Shermer, Isopp, and the ‘Liberal War on Science’

Last week Bernhard Isopp dissected science writer, noted “skeptic”, and purported science historian Michael Shermer‘s claim that there is a “liberal war on science“. Shermer’s article is so simplistic that I have trouble believing that Shermer has ever read any history of science, let alone that he could be called a historian of science. Bernhard does a good job of refuting Shermer’s implied argument that assenting to the claims of scientists demonstrates rationality while failing to due so implies some sort of ideological bias. However, Shermer goes wrong on a much more basic level: whether or not there is a “war on science” has very little to due with assent.

Assuming there is such a thing, what constitutes the “conservative war on science”? It is not that conservatives assent to fewer claims of scientists than liberals. Toddlers would probably fare worse than either liberals or conservatives by such measures, yet there is no “preschooler war on science”. When people claim that there is a conservative war on science, what is usually being claimed is that there is some active movement to suppress, censor, or remove resources from scientists.

In 2007 the Union of Concerned Scientists released a report that found systematic censorship of federally-sponsored research by the Bush administration:

UCS distributed surveys to 1,600 climate scientists, asking for information about the state of federal climate research. The scientists who responded reported experiencing at least 435 occurrences of political interference in their work over the past five years. Nearly half of all respondents (46 percent) perceived or personally experienced pressure to eliminate the words “climate change,” “global warming,” or other similar terms from a variety of communications. Forty-three percent of respondents reported they had perceived or personally experienced changes or edits during review of their work that changed the meaning of their scientific findings. And nearly half (46 percent) perceived or personally experienced new or unusual administrative requirements that impair climate-related work.

On The Bubble Chamber back in 2010, we discussed an apparently similar instance in Canada. This is an ongoing and worsening problem. According to Andrew Weaver, a climate scientist at the University of Victoria,

What we’re seeing emerge in Canada is the dismantling of scientific institutions that have been in place for decades. These institutions have played important roles in ensuring the health, safety and welfare of the Canadian public. But who needs science when it can sometimes lead to inconvenient results? It’s a lot easier for the Feds to simply feed media lines to the Canadian public. Besides, as George Orwell pointed out, Big Brother knows best.

If you’re going to demonstrate a “liberal war on science”, you need to show that liberals are pushing similar measures (perhaps for kinds of scientific research they find ideologically uncomfortable). This may well be occurring, but Shermer offers absolutely no evidence that it is.

13 Comments

  • Michael Barton Reply

    For what it’s worth and I’m not claiming Shermer is wrong regarding your post, he does have a PhD in the history of science (from 1991) and published his dissertation as In Darwin’s Shadow: The Life and Science of Alfred Russel Wallace: A Biographical Study on the Psychology of History.

    • Mike Thicke
      Mike Thicke Reply

      I was being flippant there, obviously, but even if Shermer was active as a professional historian only in the early 90s, he should be aware that the deficit model of science he’s endorsing has at the very least been highly problematized. For example, Brian Wynne’s study of Cumbrian sheep farmers (“Misunderstood misunderstanding: social identities and public uptake of science”) was published in 1992. Given only what Shermer argued in this article—it’s all I’ve read of him—he seems to have no sensitivity to the complex relationship between people’s ideological attitudes, education, and their assent to the claims of scientists.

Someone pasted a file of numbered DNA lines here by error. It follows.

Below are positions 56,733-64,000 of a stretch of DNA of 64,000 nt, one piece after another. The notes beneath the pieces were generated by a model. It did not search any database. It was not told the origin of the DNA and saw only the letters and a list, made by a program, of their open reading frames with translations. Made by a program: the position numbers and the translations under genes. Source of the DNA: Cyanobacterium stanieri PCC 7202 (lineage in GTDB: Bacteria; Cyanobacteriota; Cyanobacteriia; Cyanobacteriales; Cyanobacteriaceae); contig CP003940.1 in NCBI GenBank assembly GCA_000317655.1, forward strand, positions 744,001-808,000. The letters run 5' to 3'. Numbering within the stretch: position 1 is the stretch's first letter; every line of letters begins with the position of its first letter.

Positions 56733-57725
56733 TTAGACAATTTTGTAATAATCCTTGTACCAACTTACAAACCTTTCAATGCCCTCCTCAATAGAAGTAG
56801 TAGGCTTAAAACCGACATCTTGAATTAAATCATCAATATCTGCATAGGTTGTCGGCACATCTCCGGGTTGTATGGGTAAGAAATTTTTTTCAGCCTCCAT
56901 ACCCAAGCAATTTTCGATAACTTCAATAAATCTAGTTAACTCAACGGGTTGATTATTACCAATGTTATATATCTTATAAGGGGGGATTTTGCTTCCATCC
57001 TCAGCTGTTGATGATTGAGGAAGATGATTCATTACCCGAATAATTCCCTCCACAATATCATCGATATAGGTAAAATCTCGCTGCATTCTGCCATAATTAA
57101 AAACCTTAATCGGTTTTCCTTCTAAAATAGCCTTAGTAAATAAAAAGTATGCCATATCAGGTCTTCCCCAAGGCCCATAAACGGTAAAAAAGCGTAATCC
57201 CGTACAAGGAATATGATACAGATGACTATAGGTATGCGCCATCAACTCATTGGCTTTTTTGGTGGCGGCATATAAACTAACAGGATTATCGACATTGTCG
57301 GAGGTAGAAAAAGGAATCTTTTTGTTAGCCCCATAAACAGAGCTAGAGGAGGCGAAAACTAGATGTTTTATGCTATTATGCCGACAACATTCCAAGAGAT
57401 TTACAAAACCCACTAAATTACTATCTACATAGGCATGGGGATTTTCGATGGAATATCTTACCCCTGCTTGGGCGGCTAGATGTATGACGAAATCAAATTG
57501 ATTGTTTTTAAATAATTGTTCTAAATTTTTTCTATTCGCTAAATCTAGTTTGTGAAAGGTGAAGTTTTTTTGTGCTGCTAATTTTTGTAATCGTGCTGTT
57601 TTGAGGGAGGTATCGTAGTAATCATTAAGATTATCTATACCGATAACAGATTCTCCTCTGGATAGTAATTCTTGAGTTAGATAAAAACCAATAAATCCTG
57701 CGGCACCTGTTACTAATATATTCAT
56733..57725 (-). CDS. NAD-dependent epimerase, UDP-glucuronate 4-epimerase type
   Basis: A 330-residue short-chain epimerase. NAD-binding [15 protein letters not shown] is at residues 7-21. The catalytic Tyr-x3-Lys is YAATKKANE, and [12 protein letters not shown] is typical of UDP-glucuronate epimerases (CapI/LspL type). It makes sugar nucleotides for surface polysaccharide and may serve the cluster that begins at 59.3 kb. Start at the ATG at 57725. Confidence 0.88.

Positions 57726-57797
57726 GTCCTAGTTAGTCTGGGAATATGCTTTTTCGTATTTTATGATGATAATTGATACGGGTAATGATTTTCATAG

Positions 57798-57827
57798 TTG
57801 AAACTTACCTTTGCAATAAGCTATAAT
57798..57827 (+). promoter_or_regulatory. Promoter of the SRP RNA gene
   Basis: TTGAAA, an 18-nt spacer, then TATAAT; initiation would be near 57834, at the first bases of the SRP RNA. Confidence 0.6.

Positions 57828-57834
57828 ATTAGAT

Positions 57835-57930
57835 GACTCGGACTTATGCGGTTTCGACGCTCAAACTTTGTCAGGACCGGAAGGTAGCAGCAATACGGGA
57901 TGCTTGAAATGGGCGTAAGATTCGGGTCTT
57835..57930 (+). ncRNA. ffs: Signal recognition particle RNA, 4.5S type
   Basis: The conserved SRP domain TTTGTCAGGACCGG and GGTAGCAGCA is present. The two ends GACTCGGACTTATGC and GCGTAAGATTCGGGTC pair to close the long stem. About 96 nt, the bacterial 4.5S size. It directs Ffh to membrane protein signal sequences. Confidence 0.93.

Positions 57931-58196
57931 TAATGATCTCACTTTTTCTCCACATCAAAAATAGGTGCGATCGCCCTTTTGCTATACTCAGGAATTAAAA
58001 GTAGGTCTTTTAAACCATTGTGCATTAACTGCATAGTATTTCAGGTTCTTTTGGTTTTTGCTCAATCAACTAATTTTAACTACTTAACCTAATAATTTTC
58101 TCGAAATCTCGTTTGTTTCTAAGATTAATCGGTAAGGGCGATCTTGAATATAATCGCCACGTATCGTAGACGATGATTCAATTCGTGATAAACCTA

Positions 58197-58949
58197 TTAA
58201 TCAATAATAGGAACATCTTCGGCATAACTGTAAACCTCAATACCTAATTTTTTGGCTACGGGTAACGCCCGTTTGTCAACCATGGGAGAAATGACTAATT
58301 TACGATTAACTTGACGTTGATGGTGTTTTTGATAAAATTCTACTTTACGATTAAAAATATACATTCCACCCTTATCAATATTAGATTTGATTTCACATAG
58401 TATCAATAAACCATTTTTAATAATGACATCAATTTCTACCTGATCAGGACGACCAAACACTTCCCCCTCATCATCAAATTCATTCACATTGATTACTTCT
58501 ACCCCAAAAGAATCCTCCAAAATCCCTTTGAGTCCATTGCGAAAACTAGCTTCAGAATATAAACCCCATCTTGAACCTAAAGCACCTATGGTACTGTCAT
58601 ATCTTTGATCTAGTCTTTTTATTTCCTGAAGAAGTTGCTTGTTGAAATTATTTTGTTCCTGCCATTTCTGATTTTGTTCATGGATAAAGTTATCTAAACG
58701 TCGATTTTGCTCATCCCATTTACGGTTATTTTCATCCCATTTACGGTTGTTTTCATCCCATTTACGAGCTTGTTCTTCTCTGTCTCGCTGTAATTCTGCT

• Bernhard Isopp Reply

    Nice follow-up. Clearly I don’t have much sympathy for the war metaphor, and is partly why I didn’t spend much time assessing if it actually makes sense in my post – I wanted to talk about different issues, anyway. But, I think you do a good job of making sense of it, and show why if we are going to take it seriously, Shermer really misses the point.

    Obviously, part of the Shermer’s problem is that he just makes too many generalizing claims with no real specific evidence. He starts talking about Democrats (which means registered members of the Democratic party), and then compares them to Republicans (which are mostly about Republican Politicians), and then just vaguely talking about liberals, progressives, etc.

    But of course, as you point out, this has virtually nothing to do with public acceptance of scientific knowledge claims, unless one would suggest that the Republicans (and Conservatives in Canada) can get away with such things because of the scientific understanding of their constituents. But we already know that Democrats and Republicans have similar understandings of science generally. The reason this doesn’t explain anything, is because this is a deficit-model assessment of understanding, whereas differing views on climate change between Democrats and Republicans, for example, have to do with the broader attitudes (dare I say, philosophical differences) that Shermer fails to consider.

    Likewise, the issue probably has equally little to do with the scientific understanding of Republican politicians. It’s doubtful the material is being censored because it’s seen as unbelievable, but rather because it’s inconvenient for certain economic and industrial interests. And so again, the broader issues have to do with conceptions of risk, resource management, competing interests, broader attitudes about science’s role in society, the proper scope of science’s authority, etc. – a whole slew of things more or less unrelated to how many people believe in creationism.

    I was also going to make a similar comment about Shermer’s education – I knew that he had a PhD in History of Science, but didn’t mention in my post for various reasons. I probably should have for effect, since, as you point out, it makes his position all the more surprising. At the very least he would have been exposed to many ideas demonstrating why his vision of PUS is problematic.